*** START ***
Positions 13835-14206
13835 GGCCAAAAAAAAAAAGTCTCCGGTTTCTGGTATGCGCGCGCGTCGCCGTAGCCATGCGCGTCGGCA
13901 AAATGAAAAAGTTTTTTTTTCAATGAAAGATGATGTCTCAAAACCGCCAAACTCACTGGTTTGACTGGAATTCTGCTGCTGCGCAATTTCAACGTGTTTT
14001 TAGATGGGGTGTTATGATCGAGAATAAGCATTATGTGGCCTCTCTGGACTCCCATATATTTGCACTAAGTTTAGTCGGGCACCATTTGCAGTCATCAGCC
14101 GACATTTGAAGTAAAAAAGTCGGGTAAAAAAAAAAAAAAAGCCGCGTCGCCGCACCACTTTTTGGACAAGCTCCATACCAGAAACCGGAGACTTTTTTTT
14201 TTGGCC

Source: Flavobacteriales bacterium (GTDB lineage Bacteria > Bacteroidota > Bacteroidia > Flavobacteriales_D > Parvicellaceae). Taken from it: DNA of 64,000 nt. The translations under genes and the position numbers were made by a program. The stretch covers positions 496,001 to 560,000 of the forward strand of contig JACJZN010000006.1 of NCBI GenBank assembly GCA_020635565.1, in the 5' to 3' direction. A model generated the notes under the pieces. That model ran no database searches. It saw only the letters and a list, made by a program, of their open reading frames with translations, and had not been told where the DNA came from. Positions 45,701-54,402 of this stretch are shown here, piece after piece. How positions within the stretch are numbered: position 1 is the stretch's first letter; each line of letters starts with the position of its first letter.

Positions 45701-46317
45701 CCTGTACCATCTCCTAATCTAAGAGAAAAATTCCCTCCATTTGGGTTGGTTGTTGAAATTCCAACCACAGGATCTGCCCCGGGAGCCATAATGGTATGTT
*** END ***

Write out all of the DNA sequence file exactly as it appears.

Positions 13835-14206
13835 GGCCAAAAAAAAAAAGTCTCCGGTTTCTGGTATGCGCGCGCGTCGCCGTAGCCATGCGCGTCGGCA
13901 AAATGAAAAAGTTTTTTTTTCAATGAAAGATGATGTCTCAAAACCGCCAAACTCACTGGTTTGACTGGAATTCTGCTGCTGCGCAATTTCAACGTGTTTT
14001 TAGATGGGGTGTTATGATCGAGAATAAGCATTATGTGGCCTCTCTGGACTCCCATATATTTGCACTAAGTTTAGTCGGGCACCATTTGCAGTCATCAGCC
14101 GACATTTGAAGTAAAAAAGTCGGGTAAAAAAAAAAAAAAAGCCGCGTCGCCGCACCACTTTTTGGACAAGCTCCATACCAGAAACCGGAGACTTTTTTTT
14201 TTGGCC

Source: Flavobacteriales bacterium (GTDB lineage Bacteria > Bacteroidota > Bacteroidia > Flavobacteriales_D > Parvicellaceae). Taken from it: DNA of 64,000 nt. The translations under genes and the position numbers were made by a program. The stretch covers positions 496,001 to 560,000 of the forward strand of contig JACJZN010000006.1 of NCBI GenBank assembly GCA_020635565.1, in the 5' to 3' direction. A model generated the notes under the pieces. That model ran no database searches. It saw only the letters and a list, made by a program, of their open reading frames with translations, and had not been told where the DNA came from. Positions 45,701-54,402 of this stretch are shown here, piece after piece. How positions within the stretch are numbered: position 1 is the stretch's first letter; each line of letters starts with the position of its first letter.

Positions 45701-46317
45701 CCTGTACCATCTCCTAATCTAAGAGAAAAATTCCCTCCATTTGGGTTGGTTGTTGAAATTCCAACCACAGGATCTGCCCCGGGAGCCATAATGGTATGTT